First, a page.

Today I read a really dumb book. I mean, I don't want to be catty or anything, but I really didn't like it.
I read the blurb and thought, "Okay, well, I think I know what's going to happen, but hopefully there will be some good old plot twists to shake up the norm."
Oh, plot twists, where art thou? It played out exactly how I thought it would.
No surprises. Cliches galore. Contrived plot. Stereotypical characters.
It was torture. TORTURE I TELL YOU.
Now, you may be asking why in the world I kept reading if I didn't enjoy it, so I'll tell you: it's good for my self-esteem.
Yeah, I know, that sounds really catty, but let me explain a little better by telling a story. One day I was trying to revise part of my story but I wasn't feeling it. Everything I did felt wrong and I was writing in big, fat, smelly, ugly circles. I decided it was not my day to write, so maybe I should do some reading, because we all know reading inspires writing. Right? We know this. We do this.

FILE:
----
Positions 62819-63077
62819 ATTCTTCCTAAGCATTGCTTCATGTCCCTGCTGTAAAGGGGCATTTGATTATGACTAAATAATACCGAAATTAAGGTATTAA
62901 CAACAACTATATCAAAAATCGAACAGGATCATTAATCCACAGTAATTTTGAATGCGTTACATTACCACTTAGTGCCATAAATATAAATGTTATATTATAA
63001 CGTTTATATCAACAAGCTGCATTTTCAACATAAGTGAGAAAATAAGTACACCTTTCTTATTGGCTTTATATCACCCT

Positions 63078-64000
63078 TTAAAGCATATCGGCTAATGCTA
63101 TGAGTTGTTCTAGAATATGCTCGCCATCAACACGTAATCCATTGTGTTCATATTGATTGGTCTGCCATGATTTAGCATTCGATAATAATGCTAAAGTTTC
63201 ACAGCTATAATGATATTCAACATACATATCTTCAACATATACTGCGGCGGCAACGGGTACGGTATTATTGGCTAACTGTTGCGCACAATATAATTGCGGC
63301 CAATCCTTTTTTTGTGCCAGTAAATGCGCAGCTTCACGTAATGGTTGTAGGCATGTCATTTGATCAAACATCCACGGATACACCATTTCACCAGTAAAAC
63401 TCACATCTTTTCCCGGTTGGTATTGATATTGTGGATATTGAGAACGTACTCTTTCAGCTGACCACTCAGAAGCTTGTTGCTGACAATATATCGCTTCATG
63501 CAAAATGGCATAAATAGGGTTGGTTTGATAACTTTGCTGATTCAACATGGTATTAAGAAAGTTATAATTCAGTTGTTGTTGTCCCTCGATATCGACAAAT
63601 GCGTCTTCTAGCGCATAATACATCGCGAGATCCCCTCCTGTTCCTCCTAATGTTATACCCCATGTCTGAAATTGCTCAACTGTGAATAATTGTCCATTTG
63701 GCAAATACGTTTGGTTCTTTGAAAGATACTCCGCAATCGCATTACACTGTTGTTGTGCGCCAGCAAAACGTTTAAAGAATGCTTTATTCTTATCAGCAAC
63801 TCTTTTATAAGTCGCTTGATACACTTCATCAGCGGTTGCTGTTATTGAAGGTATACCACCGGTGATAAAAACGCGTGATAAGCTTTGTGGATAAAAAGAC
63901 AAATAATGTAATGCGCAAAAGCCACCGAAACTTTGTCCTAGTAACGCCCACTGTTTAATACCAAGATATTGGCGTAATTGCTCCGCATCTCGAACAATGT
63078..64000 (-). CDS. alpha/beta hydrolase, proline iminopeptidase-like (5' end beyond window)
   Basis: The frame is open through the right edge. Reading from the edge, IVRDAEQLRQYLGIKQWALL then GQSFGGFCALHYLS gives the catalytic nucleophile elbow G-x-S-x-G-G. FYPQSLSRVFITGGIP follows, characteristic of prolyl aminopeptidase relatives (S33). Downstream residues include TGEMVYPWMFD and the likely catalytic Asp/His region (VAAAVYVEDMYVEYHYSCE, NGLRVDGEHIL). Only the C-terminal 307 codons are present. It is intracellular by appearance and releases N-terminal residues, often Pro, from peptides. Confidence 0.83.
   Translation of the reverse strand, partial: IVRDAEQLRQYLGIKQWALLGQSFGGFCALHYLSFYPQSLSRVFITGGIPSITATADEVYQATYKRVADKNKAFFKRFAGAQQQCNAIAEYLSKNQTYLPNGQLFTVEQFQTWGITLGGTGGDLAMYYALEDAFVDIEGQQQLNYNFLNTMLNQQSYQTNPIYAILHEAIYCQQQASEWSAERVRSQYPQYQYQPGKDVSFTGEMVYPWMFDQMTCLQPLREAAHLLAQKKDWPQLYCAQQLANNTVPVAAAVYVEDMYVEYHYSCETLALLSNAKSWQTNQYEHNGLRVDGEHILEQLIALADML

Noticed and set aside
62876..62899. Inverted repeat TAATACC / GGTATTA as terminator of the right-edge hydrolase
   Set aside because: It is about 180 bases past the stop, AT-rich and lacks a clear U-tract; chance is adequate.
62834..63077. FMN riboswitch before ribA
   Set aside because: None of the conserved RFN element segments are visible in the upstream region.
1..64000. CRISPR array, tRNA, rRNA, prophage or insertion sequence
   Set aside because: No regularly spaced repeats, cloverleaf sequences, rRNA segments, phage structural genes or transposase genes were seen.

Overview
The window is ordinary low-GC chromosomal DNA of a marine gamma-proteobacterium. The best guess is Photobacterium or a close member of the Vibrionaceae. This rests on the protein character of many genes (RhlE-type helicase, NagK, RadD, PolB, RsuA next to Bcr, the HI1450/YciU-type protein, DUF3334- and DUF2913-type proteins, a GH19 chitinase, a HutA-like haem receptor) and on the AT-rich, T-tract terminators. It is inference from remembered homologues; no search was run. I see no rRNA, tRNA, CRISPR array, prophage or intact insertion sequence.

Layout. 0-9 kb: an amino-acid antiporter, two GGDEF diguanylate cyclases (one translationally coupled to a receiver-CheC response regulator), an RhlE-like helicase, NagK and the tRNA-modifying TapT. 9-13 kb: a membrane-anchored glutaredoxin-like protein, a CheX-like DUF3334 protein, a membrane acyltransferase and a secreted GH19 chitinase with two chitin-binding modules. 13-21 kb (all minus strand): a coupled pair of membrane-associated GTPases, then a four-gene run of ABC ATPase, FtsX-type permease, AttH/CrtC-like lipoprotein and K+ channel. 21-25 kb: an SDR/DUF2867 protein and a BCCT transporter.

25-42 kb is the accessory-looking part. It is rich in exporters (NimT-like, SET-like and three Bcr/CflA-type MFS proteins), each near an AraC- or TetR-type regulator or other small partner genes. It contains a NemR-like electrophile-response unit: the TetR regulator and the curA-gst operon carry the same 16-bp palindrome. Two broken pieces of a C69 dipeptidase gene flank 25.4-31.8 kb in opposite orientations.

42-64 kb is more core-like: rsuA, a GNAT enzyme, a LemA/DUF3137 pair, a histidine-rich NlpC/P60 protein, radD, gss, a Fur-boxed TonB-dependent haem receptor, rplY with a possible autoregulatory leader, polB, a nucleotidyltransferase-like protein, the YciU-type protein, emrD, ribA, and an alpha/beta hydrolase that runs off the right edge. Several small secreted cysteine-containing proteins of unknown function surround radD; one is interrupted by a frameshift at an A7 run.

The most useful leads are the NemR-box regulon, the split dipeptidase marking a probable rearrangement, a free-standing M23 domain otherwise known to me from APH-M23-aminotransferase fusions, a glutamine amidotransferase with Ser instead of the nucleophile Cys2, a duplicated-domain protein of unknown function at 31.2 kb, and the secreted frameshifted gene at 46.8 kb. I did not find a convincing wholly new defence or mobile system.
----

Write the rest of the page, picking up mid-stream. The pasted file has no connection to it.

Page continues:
I grabbed the first book on my shelf, which just happened to be Hunger Games. Here's a little advice: If you're feeling crappy about your writing ability, don't read Hunger Games. Just don't. My self-esteem, clinging to the edge by a few shaky fingernails, took a lumbering dive into the abyss and I spent the rest of the day stress-eating and sporadically crying.
I love to read awesome books. But sometimes, I don't mind reading a mediocre book, because I can see where it's not working and what I would change if it was my story. Then, my self-esteem can push the Wild Berry Skittles to the side, scuttle away from the edge, and say, "Hey, I'm not doing such a bad job after all! I'm on track! I'm okay!"
Also, after I read it, I was so fired up that I threw down 1,000 words, BA-CHOW, in no time flat. So next time you're reading a book you're not so hot about, try to see the educational aspect in it.
And let's save the Hunger Games for the more stable days, shallll we?